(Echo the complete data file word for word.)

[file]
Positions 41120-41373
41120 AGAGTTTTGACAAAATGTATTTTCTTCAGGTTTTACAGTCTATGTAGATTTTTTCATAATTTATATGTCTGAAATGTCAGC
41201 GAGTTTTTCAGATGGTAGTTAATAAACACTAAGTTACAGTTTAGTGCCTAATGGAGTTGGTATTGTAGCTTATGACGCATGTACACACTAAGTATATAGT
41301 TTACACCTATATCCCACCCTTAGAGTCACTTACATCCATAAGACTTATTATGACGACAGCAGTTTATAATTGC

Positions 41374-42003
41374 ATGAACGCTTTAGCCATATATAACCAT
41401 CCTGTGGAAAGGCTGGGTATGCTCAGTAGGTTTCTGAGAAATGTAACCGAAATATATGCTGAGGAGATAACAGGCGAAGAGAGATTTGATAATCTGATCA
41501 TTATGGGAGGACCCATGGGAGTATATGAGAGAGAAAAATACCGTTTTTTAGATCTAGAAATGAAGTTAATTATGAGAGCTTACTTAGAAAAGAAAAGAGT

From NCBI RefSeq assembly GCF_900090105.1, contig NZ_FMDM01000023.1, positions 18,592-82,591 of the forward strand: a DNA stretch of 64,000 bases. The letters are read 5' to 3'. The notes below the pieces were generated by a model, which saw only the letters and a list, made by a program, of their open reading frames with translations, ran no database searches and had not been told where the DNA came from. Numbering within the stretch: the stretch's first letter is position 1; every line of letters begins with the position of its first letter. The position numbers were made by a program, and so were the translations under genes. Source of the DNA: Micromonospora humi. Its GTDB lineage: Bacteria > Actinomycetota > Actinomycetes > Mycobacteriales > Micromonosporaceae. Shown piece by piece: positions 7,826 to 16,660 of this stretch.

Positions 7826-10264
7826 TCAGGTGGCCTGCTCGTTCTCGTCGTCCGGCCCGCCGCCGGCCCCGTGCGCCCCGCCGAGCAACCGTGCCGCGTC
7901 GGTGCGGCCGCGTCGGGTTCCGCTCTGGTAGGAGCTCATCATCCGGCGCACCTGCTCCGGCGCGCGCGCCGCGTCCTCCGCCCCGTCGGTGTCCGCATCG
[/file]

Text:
Positions 41120-41373
41120 AGAGTTTTGACAAAATGTATTTTCTTCAGGTTTTACAGTCTATGTAGATTTTTTCATAATTTATATGTCTGAAATGTCAGC
41201 GAGTTTTTCAGATGGTAGTTAATAAACACTAAGTTACAGTTTAGTGCCTAATGGAGTTGGTATTGTAGCTTATGACGCATGTACACACTAAGTATATAGT
41301 TTACACCTATATCCCACCCTTAGAGTCACTTACATCCATAAGACTTATTATGACGACAGCAGTTTATAATTGC

Positions 41374-42003
41374 ATGAACGCTTTAGCCATATATAACCAT
41401 CCTGTGGAAAGGCTGGGTATGCTCAGTAGGTTTCTGAGAAATGTAACCGAAATATATGCTGAGGAGATAACAGGCGAAGAGAGATTTGATAATCTGATCA
41501 TTATGGGAGGACCCATGGGAGTATATGAGAGAGAAAAATACCGTTTTTTAGATCTAGAAATGAAGTTAATTATGAGAGCTTACTTAGAAAAGAAAAGAGT

From NCBI RefSeq assembly GCF_900090105.1, contig NZ_FMDM01000023.1, positions 18,592-82,591 of the forward strand: a DNA stretch of 64,000 bases. The letters are read 5' to 3'. The notes below the pieces were generated by a model, which saw only the letters and a list, made by a program, of their open reading frames with translations, ran no database searches and had not been told where the DNA came from. Numbering within the stretch: the stretch's first letter is position 1; every line of letters begins with the position of its first letter. The position numbers were made by a program, and so were the translations under genes. Source of the DNA: Micromonospora humi. Its GTDB lineage: Bacteria > Actinomycetota > Actinomycetes > Mycobacteriales > Micromonosporaceae. Shown piece by piece: positions 7,826 to 16,660 of this stretch.

Positions 7826-10264
7826 TCAGGTGGCCTGCTCGTTCTCGTCGTCCGGCCCGCCGCCGGCCCCGTGCGCCCCGCCGAGCAACCGTGCCGCGTC
7901 GGTGCGGCCGCGTCGGGTTCCGCTCTGGTAGGAGCTCATCATCCGGCGCACCTGCTCCGGCGCGCGCGCCGCGTCCTCCGCCCCGTCGGTGTCCGCATCG